The Australo-Antarctic Columbia to Gondwana transition
Aitken et al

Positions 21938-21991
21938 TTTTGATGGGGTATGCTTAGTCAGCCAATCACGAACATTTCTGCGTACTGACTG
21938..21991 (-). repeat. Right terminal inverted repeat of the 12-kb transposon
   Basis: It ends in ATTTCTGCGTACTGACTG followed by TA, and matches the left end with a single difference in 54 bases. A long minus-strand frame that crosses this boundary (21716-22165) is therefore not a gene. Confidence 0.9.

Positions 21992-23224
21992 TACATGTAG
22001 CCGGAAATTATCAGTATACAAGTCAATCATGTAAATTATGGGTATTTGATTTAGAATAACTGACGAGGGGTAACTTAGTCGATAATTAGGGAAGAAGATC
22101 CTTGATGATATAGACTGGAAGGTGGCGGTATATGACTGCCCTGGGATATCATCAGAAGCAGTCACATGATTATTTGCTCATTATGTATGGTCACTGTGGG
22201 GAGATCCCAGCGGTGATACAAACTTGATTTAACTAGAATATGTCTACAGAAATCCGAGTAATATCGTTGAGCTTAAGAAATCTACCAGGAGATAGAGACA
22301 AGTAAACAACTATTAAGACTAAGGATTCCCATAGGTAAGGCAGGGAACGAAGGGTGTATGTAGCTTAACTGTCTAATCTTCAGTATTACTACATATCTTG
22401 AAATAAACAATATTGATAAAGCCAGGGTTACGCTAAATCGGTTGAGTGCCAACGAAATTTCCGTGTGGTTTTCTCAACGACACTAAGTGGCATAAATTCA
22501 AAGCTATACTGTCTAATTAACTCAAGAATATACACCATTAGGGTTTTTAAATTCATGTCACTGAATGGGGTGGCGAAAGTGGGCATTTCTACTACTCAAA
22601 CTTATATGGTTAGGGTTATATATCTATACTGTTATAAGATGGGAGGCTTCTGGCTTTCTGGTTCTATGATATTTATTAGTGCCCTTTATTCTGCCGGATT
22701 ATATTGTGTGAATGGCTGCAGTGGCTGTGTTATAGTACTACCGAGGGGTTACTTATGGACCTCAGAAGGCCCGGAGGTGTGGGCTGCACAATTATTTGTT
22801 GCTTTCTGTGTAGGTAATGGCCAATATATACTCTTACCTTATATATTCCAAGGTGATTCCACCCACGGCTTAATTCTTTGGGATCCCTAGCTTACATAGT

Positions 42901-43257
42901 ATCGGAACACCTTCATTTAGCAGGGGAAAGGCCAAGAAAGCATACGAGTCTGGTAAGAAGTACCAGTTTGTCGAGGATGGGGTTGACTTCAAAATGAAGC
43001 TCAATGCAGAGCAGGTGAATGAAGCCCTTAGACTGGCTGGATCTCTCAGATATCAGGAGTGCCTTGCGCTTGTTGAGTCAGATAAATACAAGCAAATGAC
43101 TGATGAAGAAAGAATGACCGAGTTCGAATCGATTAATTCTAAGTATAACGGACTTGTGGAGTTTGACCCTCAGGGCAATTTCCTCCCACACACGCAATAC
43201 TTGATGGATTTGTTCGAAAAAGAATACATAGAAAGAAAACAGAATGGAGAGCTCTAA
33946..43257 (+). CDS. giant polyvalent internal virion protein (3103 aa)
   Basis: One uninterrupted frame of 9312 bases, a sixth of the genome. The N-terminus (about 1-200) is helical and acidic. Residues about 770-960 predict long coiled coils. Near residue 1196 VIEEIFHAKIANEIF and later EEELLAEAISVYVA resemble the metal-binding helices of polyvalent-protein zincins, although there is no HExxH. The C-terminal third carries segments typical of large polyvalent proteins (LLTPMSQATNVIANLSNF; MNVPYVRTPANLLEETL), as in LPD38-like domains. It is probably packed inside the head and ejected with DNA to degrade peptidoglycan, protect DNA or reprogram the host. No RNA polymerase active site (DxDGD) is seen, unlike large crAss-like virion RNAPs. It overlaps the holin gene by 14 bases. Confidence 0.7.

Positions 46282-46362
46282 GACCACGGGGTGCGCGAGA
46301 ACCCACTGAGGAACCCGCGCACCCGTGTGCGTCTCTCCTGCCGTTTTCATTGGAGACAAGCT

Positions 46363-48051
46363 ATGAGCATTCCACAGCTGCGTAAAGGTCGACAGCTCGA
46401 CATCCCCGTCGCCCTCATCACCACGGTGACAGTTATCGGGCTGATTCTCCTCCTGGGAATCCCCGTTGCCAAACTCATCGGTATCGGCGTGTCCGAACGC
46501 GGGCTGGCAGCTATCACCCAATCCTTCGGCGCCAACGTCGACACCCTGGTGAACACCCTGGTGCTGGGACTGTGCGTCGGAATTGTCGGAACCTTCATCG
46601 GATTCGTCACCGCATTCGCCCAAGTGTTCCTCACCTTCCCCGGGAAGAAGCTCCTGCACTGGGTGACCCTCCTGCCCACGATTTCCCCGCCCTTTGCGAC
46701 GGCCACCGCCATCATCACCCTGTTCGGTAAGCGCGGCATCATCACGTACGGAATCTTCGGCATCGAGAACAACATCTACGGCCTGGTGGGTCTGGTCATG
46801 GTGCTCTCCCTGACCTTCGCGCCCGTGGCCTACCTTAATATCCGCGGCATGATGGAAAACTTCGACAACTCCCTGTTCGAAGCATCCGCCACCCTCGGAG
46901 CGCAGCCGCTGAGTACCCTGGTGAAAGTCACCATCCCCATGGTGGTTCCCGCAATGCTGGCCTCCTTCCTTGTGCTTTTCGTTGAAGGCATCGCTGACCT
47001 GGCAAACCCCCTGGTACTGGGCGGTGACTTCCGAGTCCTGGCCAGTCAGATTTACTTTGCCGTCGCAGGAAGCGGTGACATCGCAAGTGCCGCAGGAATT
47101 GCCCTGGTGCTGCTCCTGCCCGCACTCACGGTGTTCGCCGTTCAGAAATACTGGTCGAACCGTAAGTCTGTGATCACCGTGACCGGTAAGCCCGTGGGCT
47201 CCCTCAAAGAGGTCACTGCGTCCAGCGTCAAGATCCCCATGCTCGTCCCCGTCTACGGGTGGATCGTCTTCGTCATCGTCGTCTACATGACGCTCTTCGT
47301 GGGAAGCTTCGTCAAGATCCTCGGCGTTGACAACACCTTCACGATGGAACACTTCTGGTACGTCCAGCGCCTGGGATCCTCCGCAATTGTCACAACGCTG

From the Mesoproterozoic to Cambrian, Australo-Antarctica was characterised by tectonic reconfiguration as part of the supercontinents Columbia, Rodinia and Gondwana. New tectonic knowledge of the Wilkes Land region of Antarctica allows Australo-Antarctic tectonic linkages to be resolved through reconstruction into ca. 160 Ma Gondwana. We also resolve 330 ± 30 km of sinistral strike-slip offset on the greater than 3000 km long Mundrabilla-Frost Shear Zone and 260 ± 20 km of dextral offset on the greater than 1000 km long Aurora Fault to reconstruct the ca. 1150 Ma geometry of Australo-Antarctica. Using this revised geometry, we derive the first model of the Columbia to Gondwana reconfiguration process that is geometrically constrained to ~ 100 km scale. In this model, early Mesoproterozoic tectonics is driven by two opposing subduction systems. A dominantly west-dipping subduction zone existed at the eastern margin of Australo-Antarctica until ca. 1.55–1.50 Ga. A predominantly east-dipping subduction zone operated at the western margin of the Mawson Craton from ca. 1.70 Ga to ca. 1.42 Ga. The latter caused gradual westwards motion and clockwise rotation of the Mawson Craton relative to the West and North Australian Craton and the accretion of a series of continental ribbons now preserved in the Musgrave Province and its southern extensions. A mid-Mesoproterozoic switch to predominantly west-dipping subduction beneath the West Australian Craton brought about the final closure of the Mawson Craton with the North and West Australian Craton along the Rodona-Totten Shear Zone. Convergence was achieved prior to 1.31 Ga, but final collision may not have occurred until ca. 1.29 Ga. Post-1.29 Ga intraplate activity involved prolonged high-temperature orogenesis from 1.22 to 1.12 Ga, and significant movement on the Mundrabilla-Frost Shear Zone between 1.13 and 1.09 Ga, perhaps in response to the assembly of Rodinia at ca. 1.1 Ga. The Australo-Antarctic Craton was amalgamated with Indo-Antarctica along the Indo-Australo-Antarctic Suture (IAAS) and Kuunga Orogeny, probably in the latest Neoproterozoic to early Cambrian.